But Paul begins this chapter by expressing his desire for the salvation of his fellow Israelites:

“…The longing of my heart and my prayer to God is for the people of Israel to be saved.” (Rom 10:1) 

He then explains that Jesus is the fulfillment of the law, thus we are no longer under the burden of trying to fulfill the law’s requirements for righteousness. And salvation is free to all who confess with their mouth that Jesus is Lord and believe in their hearts that God raised Him from the dead. 

This confession and belief, as Paul writes, means there is no distinction between Jews and Gentiles when it comes to salvation. 

But Paul also brings our attention to a very important part of God’s plan. Namely, it was Israel’s unbelief that paved the way for the inclusion of the Gentiles. Thus, their rejection of the gospel turned into a blessing for the nations. 

book of romans - revealed

What is Romans 11 About?

When Paul delves into the concepts of Israel’s future and God’s mercy, he emphatically states that God has not rejected His people Israel. In chapter 11 of Romans, Paul uses the analogy of an olive tree to explain the relationship between Jews and Gentiles. 

The tree represents God’s people, with the natural branches being the Jews and the wild branches representing the Gentiles. Some natural branches (Jews) were broken off due to unbelief, while wild branches (Gentiles) were grafted in through faith. 

“But you must not brag about being grafted in to replace the branches that were broken off. You are just a branch, not the root.” (Rom 11:18)

Paul explains that God’s rejection of some Jews opened the door for the inclusion of the Gentiles, and His ultimate purpose is to have mercy on all. Then, he reveals a mystery—that there will come a time when “all Israel will be saved.” 

We should imitate Paul in his marvel over God’s wisdom and sovereignty. The apostle acknowledges in his epistle that human understanding is limited, but God’s plan on salvation is perfect. In His mercy, God promises Israel’s restoration and that is a reason for all of us to rejoice. 

Do I need Romans revealed to me?

The Letter to Romans is essential for every Christian as it provides deep theological insights, fosters unity, and strengthens faith in God’s character and promises. God’s plan for salvation included both Jews and the nations from the very beginning. It is important that every believer knows that.

A Jewish believer cannot dismiss the promises God gave to the world. Even Abraham knew that after getting into a covenant with God, he was about to become a part of something bigger. All nations would be blessed through his family line! Wow, what a promise.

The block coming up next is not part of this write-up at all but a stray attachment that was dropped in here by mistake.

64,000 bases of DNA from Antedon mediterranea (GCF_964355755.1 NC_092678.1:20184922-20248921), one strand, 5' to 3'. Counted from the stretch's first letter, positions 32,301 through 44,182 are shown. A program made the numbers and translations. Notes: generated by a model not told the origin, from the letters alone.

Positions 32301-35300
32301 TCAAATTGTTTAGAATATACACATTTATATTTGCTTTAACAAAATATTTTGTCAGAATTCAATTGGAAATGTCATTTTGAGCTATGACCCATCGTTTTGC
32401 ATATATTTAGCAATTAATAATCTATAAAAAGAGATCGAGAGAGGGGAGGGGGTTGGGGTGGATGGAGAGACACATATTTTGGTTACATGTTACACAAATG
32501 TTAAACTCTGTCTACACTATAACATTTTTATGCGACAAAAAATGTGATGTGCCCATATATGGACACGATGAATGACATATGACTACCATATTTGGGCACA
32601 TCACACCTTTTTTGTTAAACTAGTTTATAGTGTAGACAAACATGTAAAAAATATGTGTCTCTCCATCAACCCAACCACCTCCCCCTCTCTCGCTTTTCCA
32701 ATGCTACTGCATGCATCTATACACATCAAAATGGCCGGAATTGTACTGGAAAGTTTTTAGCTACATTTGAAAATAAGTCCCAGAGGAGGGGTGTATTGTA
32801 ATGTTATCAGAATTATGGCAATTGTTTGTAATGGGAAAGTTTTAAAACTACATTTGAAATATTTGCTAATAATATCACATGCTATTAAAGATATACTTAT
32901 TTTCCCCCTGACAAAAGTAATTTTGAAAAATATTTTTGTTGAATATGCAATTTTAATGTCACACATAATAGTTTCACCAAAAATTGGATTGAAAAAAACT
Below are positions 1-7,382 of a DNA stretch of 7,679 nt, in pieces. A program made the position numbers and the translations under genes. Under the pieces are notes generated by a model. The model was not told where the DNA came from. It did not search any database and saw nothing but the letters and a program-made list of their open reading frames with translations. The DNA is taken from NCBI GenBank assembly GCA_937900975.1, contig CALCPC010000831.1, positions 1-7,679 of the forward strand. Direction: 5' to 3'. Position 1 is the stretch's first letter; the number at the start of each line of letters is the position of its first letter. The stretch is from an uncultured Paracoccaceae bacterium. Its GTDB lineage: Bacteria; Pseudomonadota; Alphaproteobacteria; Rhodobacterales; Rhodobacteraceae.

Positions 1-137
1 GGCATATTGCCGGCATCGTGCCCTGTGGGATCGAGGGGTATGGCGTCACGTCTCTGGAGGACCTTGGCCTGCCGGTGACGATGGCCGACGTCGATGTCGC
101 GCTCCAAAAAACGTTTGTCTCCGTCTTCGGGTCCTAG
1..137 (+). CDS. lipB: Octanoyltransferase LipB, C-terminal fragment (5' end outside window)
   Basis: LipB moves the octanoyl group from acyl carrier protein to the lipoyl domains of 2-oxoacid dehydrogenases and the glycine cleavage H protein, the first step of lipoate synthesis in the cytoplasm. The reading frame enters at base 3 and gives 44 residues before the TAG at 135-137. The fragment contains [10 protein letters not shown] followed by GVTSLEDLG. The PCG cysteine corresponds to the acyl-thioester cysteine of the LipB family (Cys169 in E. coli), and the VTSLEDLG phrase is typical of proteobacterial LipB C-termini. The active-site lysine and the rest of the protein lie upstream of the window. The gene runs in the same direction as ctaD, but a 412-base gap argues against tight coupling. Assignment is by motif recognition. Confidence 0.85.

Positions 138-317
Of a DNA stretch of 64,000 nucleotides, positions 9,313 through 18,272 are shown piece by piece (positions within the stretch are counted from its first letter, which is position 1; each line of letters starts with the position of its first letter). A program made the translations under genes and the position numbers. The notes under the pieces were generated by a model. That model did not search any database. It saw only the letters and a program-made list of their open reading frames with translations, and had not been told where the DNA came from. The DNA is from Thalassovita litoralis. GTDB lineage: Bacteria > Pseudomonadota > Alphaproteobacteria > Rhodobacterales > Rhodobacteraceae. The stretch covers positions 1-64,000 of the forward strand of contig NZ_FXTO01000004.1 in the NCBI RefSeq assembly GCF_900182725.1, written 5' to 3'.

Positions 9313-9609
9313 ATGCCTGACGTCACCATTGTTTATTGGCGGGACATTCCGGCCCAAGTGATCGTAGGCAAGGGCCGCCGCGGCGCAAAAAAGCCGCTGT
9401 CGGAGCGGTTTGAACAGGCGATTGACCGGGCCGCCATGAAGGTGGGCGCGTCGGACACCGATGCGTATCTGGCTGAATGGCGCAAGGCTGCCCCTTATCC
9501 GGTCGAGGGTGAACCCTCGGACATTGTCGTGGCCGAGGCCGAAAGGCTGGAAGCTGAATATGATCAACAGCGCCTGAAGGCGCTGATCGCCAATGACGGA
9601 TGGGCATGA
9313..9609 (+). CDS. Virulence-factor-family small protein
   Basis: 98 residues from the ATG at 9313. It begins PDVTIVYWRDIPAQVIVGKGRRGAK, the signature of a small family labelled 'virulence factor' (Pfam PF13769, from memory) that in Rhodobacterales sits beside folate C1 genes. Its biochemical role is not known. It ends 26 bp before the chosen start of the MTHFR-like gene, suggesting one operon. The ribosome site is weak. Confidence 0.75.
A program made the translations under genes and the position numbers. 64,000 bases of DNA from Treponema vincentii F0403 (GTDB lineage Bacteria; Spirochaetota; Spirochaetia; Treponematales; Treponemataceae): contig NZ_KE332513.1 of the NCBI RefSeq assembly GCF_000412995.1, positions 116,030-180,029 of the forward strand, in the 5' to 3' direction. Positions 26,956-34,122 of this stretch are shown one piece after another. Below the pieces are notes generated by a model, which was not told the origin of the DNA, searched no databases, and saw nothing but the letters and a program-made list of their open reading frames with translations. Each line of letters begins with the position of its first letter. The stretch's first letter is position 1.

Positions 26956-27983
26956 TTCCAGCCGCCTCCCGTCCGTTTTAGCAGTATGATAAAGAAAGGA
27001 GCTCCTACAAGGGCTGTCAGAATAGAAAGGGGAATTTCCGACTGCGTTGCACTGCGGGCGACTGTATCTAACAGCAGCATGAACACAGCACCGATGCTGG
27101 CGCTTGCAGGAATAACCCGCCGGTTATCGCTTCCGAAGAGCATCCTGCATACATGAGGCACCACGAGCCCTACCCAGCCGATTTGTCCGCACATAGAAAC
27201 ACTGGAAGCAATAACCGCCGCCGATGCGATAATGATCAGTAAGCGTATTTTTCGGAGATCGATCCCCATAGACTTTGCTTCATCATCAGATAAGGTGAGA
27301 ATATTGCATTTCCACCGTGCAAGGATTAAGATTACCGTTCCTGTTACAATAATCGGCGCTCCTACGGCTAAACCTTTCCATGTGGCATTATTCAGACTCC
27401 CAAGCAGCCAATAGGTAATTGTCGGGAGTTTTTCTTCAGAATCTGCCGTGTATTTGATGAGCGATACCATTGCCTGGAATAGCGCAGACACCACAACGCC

In the same vein, a gentile believer cannot deny the role of God’s chosen people in His eternal plan. The all-powerful and all-knowing Creator wanted to reveal Himself to the Jews first. And He promised that His love for them would never die out.

The passion of the apostle Paul reflects God’s heart so well. That is why he wrote these transformative chapters – so that through his words his readers could see God’s heart.

Reading Romans Today

Although the Letter to Romans was written in the first century of our era, its message remains relevant today. In fact, it is more than relevant – it awaits its grand fulfillment in this day and age! 

God has been using Paul’s words in the lives of many today to further His plans on earth. And it was this letter of Paul’s that brought FIRM’s CEO, Michael Mistretta, to Israel! 


With his heart set on the great commission, Michael suddenly realized that God is not asking him to choose between loving Israel and loving the nations. That’s because their future is intertwined. 

Through the three chapters, Romans 9-11, God spoke to Michael about His love for His people and the good plans He had for them. Michael knew he had to be a part of it. And so, Romans 9-11 were instrumental to birthing FIRM’s vision of seeing every person in Israel transformed by the love of Jesus.

Romans Revealed: Israel Matters to God

Paul explains that there will be a widespread turning of the Jewish people to faith in the Messiah, leading to their salvation. We are excited for that day, and we want to be a part of what God is doing in Israel.

You are invited to be a part of this – His! – story, too. Today, we want to challenge you to dive into Romans 9-11 and ask God to speak to you along the way. 

Romans Revealed: #3ChapterChallenge – Free PDF Download

Romans chapters 9-11 contain profound theology about God’s sovereignty, choice, and His plan for both Jews and Gentiles. The chapters address questions about God’s chosen people, the role of faith, and how God’s promises to Israel fit into His plan for all nations.

Dive into Romans 9-11 for deep insights on God’s sovereignty, salvation plan, and more with this free PDF.

Estimated reading time: 9 minutes

FIRM is a global fellowship of Biblically-grounded believers committed to cultivating Messiah-centered relationships that bless the inhabitants of Israel—Jews, Arabs, and others—and the Jewish community around the world.